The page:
This level range opens a variety of zones from the Cataclysm expansion, which are spread across the game’s original continents, but it’s more efficient to head to the continent of Pandaria. You can spend the entirety of this level range exploring its uniquely themed zones and quests. The Jade Forest, Valley of the Four Winds, and Kun-Lai Summit are our picks, but all the zones are worth checking out.
Usually it's best to avoid a lot of instance runs. It is too difficult to account for bad groups, and some instances are too far away with too few quests. Since the experience is very good, it's a good idea to clear nearby instances which have a lot of quests once (Gnomeregan, Deadmines for Alliance). Distant instances with few quests should be avoided (Deadmines for Horde). Low level instances can be cleared by paying or befriending a single high level character. However, since patch 3.3 a new Dungeon group finding system has been implemented, as well as a direct port to dungeons (when entering the group you get ported to the dungeon and back to the same location if you leave it) and thus the travel time to dungeons has been greatly reduced. This makes it a good idea to complete quests or grind while you wait for a group to become available.
“I’ve been a WoW player now since Beta and had a few toons that I always max leveled and played on a regular basis. I loved my other toons (have 1 of each class) but the quest/level grinds were beginning to get to me and soon they fell by the wayside of my play time. I started with Dailies and Events guide and once I started seeing how good the app was, I’ve never turned back and picked up all the Alliance mods. I’m now almost fully level 85’s with all my toons. Only 1 level on my hunter and 4 levels on my warrior until I’m done.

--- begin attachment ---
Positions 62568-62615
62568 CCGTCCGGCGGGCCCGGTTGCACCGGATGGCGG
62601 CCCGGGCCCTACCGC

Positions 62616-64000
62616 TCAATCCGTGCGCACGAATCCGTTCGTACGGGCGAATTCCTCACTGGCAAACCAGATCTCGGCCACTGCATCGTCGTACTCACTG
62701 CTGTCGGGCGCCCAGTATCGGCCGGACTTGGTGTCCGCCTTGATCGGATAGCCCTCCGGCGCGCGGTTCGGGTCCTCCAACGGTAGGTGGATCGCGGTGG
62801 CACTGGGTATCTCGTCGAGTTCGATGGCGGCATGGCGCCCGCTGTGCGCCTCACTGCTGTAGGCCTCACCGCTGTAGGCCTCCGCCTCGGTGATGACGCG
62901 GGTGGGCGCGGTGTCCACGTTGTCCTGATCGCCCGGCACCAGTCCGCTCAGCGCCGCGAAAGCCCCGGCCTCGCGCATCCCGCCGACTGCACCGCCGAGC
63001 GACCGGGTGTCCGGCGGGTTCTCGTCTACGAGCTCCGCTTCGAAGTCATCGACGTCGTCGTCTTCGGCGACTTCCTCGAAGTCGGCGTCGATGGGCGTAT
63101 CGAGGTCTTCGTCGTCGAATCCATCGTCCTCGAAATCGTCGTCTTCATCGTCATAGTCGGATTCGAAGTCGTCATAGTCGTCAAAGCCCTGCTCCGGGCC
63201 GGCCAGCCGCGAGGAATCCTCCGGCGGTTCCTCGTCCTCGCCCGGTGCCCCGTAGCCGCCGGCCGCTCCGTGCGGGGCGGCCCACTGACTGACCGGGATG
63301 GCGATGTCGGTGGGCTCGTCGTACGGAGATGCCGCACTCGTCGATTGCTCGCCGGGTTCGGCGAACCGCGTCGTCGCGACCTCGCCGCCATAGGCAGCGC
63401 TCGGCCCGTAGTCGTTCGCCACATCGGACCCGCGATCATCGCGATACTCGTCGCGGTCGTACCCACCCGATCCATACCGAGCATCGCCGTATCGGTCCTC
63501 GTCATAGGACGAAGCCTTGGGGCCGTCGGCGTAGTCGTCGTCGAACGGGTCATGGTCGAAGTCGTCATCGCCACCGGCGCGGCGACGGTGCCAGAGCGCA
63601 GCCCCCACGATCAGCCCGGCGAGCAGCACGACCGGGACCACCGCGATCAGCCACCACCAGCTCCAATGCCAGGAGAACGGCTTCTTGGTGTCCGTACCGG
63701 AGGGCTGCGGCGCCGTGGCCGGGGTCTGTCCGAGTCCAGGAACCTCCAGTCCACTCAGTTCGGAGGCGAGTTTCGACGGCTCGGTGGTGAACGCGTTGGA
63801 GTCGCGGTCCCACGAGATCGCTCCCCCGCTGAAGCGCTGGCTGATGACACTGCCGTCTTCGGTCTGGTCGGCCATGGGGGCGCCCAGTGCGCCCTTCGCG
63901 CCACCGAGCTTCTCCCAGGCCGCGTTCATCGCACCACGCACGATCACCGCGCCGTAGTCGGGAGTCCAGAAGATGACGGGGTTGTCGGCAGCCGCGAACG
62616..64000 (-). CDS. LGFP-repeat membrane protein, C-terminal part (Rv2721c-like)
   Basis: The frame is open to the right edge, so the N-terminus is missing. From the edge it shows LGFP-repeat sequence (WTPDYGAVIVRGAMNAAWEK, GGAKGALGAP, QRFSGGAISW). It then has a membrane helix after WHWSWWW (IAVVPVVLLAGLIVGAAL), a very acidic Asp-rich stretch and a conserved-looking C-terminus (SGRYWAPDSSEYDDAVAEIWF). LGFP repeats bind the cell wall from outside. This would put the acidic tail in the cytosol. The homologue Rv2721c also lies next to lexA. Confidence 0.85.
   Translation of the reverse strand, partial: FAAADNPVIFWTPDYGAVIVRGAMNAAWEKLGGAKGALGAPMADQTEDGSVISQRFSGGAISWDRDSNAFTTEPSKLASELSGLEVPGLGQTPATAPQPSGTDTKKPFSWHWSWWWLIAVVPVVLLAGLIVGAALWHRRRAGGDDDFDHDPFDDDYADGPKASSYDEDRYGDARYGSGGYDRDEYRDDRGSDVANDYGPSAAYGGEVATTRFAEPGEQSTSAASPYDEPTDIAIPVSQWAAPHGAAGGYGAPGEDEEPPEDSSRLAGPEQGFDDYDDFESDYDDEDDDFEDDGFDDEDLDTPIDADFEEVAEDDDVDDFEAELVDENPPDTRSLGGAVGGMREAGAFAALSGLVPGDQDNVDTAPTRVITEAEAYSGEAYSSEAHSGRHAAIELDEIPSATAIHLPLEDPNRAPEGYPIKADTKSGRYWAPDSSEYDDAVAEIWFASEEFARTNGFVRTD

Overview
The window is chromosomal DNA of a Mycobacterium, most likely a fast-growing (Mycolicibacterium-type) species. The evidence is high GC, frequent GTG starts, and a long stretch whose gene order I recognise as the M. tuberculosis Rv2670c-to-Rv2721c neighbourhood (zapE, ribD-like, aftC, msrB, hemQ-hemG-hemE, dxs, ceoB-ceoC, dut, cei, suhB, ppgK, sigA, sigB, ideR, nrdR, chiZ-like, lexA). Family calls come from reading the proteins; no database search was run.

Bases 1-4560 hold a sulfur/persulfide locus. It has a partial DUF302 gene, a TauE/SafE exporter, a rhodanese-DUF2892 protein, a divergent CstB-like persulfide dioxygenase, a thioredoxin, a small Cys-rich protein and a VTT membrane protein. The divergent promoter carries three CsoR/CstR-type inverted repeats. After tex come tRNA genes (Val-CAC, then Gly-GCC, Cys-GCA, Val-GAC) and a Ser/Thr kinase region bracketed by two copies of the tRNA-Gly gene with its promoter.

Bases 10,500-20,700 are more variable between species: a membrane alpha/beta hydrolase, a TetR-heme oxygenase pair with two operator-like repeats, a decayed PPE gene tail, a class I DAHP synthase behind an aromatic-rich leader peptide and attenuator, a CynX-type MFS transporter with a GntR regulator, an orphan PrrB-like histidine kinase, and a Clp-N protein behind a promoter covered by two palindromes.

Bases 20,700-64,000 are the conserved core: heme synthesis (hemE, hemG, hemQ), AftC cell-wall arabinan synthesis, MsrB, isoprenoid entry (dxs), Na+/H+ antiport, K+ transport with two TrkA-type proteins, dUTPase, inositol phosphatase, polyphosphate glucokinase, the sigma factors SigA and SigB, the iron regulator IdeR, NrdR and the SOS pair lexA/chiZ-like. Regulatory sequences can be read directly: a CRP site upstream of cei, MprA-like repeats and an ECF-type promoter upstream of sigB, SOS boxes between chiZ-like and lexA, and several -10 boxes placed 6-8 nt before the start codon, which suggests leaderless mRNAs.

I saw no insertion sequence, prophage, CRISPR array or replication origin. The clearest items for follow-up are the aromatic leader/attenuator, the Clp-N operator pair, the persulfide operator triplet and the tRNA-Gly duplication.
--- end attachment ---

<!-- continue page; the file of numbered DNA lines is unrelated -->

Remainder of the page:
“The biggest struggle of overhauls like item scaling is being able to exhaustively test it,” he said. “You can’t expect any group of a few hundred people to go in and hit every piece of content that’s ever been developed over the past 15 years of World of Warcraft. That is difficult and challenging to do. What we did was listen to a lot of feedback from the PTR, what those changes looked like there. “The community is a great resource for helping us understand what we missed, and we were able to develop technology to be agile about fixing the problems very quickly in a live environment when we did come across them. We did have a few hiccups when we launched the patch in terms of scaling issues, but a lot of those were addressed rather quickly and that’s due to the technology we’ve developed to hot-fix our servers and almost anything in the game without down-time.”
The community was apparently frustrated with Blizzard for a lack of communication concerning the issue, but it looks like that was due to the fact that their heads were down as they worked to understand the problem. It was explained that they didn't want to just roll out a quick bandage, as that would likely cause unforeseen issues down the road. Instead, they're crunching the numbers and digging into the code in the hopes of discovering a legitimate source of the problem.